Background: Asbestos consumption in Latin America (LA) amounts to 10% of yearly global production. Little is known about the impact of asbestos exposure in the region. Objective: To discuss scientific and socio-economic issues and conflicts of interest and to summarize epidemiological data of asbestos health effects in LA. Discussion: Recent data on chrysotile strengthened the evidence of its carcinogenicity and showed an excessive risk of lung cancer at cumulative exposure levels as low as 1.5 fibre-years/ml. Technology for substitution is available for all asbestos-containing products and ceasing asbestos production and manufacturing will not result in unemployment and loss of income, except for the mining industry. The flawed arguments used by the industry to maintain its market, both to the public and in courtrooms, strongly relies on the lack of local evidence of the ill effects and on the invisibility of asbestos-related diseases in LA, due to the limited number of studies and the exposed workers’ difficulty accessing health services. The few epidemiological studies available show clear evidence of clusters of mesothelioma in municipalities with a history of asbestos consumption and a forecasted rise in its incidence in Argentina and Brazil for the next decade. In Brazil, non-governmental organizations of asbestos workers were pivotal to counterbalance misinformation and inequities, ending recently in a Supreme Court decision backing an asbestos ban. In parallel, continuous efforts should be made to stimulate the growth of competent and ethical researchers to convey adequate information to the scientific community and to the general public.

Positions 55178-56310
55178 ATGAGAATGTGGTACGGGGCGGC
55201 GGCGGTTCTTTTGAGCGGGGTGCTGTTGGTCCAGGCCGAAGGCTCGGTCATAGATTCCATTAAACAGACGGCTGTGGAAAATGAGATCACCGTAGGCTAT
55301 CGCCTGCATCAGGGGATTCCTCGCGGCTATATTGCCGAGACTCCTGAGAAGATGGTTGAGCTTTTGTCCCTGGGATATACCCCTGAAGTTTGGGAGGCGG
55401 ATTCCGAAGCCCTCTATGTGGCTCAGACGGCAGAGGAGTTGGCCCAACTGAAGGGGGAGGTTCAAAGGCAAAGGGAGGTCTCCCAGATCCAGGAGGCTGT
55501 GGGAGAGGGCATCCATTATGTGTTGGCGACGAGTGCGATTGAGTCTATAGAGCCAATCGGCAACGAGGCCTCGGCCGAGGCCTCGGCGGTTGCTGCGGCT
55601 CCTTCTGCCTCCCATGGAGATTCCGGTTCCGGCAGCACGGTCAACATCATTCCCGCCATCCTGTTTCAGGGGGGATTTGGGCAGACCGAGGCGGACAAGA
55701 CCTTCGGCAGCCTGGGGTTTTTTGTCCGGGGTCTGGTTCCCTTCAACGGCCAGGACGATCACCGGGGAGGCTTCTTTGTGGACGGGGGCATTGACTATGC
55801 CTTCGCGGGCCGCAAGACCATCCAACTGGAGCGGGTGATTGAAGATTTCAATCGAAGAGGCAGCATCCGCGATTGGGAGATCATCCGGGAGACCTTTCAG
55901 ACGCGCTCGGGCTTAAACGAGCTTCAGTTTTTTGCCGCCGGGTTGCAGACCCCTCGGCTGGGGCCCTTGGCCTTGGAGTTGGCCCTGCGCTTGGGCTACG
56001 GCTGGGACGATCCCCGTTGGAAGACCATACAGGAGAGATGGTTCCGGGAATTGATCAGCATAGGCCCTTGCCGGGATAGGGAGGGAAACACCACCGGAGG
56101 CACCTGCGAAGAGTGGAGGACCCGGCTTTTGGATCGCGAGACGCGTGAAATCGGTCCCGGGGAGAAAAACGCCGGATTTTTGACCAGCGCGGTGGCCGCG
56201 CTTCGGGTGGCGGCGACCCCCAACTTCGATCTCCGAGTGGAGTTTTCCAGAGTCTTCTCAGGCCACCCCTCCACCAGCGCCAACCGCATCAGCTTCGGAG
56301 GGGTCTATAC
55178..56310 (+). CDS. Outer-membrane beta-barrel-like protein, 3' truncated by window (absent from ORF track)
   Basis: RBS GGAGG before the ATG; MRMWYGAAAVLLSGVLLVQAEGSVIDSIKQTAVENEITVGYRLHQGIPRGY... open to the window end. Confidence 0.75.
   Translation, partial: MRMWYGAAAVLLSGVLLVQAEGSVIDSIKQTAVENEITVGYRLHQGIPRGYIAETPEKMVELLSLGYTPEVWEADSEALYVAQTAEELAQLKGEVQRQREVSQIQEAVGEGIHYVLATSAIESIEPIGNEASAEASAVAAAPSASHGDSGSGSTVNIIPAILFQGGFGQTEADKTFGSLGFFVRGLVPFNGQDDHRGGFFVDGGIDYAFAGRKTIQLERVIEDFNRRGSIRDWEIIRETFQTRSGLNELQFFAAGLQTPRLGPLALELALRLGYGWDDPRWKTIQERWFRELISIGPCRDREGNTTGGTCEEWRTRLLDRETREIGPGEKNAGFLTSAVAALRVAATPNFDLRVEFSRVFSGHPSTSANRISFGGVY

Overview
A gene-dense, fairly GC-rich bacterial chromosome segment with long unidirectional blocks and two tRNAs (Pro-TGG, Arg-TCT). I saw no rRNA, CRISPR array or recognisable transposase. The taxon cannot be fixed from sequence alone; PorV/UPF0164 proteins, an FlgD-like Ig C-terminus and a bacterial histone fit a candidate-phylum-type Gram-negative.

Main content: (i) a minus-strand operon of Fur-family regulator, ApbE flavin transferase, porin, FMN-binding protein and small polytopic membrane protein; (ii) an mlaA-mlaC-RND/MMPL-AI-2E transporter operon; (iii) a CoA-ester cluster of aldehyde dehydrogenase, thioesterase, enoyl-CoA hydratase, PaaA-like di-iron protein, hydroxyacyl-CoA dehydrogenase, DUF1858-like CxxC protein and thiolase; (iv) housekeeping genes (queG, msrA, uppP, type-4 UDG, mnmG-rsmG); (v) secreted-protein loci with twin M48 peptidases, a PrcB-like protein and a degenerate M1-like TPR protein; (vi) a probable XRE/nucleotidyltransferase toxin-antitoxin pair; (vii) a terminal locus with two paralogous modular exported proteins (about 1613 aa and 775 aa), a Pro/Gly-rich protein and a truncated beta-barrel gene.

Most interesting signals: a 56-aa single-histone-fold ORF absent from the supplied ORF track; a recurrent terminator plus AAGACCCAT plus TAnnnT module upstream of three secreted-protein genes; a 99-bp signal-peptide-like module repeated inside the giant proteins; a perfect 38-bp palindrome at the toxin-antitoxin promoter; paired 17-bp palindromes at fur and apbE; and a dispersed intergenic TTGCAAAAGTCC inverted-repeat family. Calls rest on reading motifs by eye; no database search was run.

ASJC Scopus subject areas